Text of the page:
The Impact of Probate Laws on Inherited Properties and Estate Planning in Canada
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Brianna Frith

Brianna Frith

Author, Founder at Endhome

Probate laws play a significant role in the transfer of inherited properties and estate planning in Canada. Though rules and regulations may differ across provinces, it is still important to understand the general legal process of Probate is and how it may affect the will and estate process universally. We will use Ontario as an example for the key points you need to know.

 

First things first, let’s define what probate is. Probate is a legal process that confirms the validity of a will and grants the executor the authority to distribute the assets of the estate according to the wishes of the deceased. The executor is the person responsible for carrying out the instructions in the will, and they have to follow the probate laws to make sure everything is done legally.

 

If you’re the executor of a will, you have to apply for probate within 30 days of the testator’s death. This involves submitting an application to the Superior Court of Justice in the district where the testator lived. You’ll need to include several important documents like the original will, a certified copy of the death certificate, and an inventory of the testator’s assets and debts. Once the court approves the application, you’ll receive a “grant of probate,” which gives you the legal authority to distribute the assets to the beneficiaries named in the will.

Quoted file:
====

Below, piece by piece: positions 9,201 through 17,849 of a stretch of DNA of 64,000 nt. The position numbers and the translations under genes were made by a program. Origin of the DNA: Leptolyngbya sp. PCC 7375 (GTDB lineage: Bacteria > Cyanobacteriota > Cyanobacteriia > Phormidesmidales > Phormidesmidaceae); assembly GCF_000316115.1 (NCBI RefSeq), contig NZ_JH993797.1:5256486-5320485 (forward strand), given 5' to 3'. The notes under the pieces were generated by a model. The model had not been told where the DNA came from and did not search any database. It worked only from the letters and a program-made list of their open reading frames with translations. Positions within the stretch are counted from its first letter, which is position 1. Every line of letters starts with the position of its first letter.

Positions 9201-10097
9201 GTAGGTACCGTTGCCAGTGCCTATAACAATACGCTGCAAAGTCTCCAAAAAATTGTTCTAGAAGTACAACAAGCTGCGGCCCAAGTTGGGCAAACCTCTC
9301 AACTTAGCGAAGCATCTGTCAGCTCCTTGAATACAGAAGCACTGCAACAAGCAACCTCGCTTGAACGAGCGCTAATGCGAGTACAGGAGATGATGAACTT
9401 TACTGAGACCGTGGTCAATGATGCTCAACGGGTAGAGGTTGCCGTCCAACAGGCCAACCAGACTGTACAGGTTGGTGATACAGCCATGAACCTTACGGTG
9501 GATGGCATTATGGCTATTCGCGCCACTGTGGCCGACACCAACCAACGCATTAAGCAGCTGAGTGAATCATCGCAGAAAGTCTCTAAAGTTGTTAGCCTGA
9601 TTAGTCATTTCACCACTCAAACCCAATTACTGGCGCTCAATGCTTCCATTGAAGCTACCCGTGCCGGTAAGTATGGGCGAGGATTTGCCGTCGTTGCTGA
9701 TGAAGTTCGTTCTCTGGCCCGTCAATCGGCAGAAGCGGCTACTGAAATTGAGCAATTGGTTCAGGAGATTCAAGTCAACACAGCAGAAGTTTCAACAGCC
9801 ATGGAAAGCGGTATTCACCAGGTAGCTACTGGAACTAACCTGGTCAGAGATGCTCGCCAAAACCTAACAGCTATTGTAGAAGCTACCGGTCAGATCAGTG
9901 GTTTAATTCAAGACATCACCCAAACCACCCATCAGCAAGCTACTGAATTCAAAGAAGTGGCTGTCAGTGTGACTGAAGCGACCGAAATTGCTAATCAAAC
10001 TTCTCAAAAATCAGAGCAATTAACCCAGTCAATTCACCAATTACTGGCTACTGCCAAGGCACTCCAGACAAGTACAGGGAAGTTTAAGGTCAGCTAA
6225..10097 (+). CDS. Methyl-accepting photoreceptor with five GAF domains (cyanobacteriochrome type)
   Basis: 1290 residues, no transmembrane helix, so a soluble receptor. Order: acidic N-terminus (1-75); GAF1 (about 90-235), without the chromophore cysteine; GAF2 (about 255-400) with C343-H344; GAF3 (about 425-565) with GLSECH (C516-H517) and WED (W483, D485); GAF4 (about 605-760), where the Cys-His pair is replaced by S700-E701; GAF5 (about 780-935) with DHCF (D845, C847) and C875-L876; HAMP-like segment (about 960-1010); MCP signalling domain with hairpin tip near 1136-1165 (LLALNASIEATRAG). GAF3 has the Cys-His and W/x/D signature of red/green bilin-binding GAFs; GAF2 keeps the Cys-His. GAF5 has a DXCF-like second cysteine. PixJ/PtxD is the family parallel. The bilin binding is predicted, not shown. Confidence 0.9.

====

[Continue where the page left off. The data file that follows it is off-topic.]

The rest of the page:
But here’s the kicker: probate can be expensive. The cost of hiring a lawyer to probate a will in Ontario depends on the size and complexity of the estate. A more complicated estate with multiple properties or beneficiaries may cost more than a simple one. Lawyers usually charge an hourly rate for their services, which can range from $150 to $500 per hour. Plus, there are court fees that must be paid when applying for probate, currently amounting to $155 for the application fee and $100 for the certificate of appointment of estate trustee fee.

 

So, what can you do to avoid these exorbitant costs and complexities? Well, you don’t necessarily need a will, but having an easily authenticated will can help you avoid probate altogether. You can also use investment vehicles that do not require probate, such as joint tenancy, life insurance policies, or registered retirement savings plans (RRSPs). By doing so, you can simplify your estate planning and save your beneficiaries a headache.

 

Lastly, it’s essential to pay off any debts owed by the estate before distributing the assets to the beneficiaries. These debts can include credit card debts, mortgages, and taxes. You don’t want to leave your beneficiaries with a pile of debt to handle after they inherit your assets.

 

This may seem daunting, but having a will and estate plan ready and set up can help your loved ones avoid any hassles in the future. Contact Endhome today to get started with your Will and Estate plan.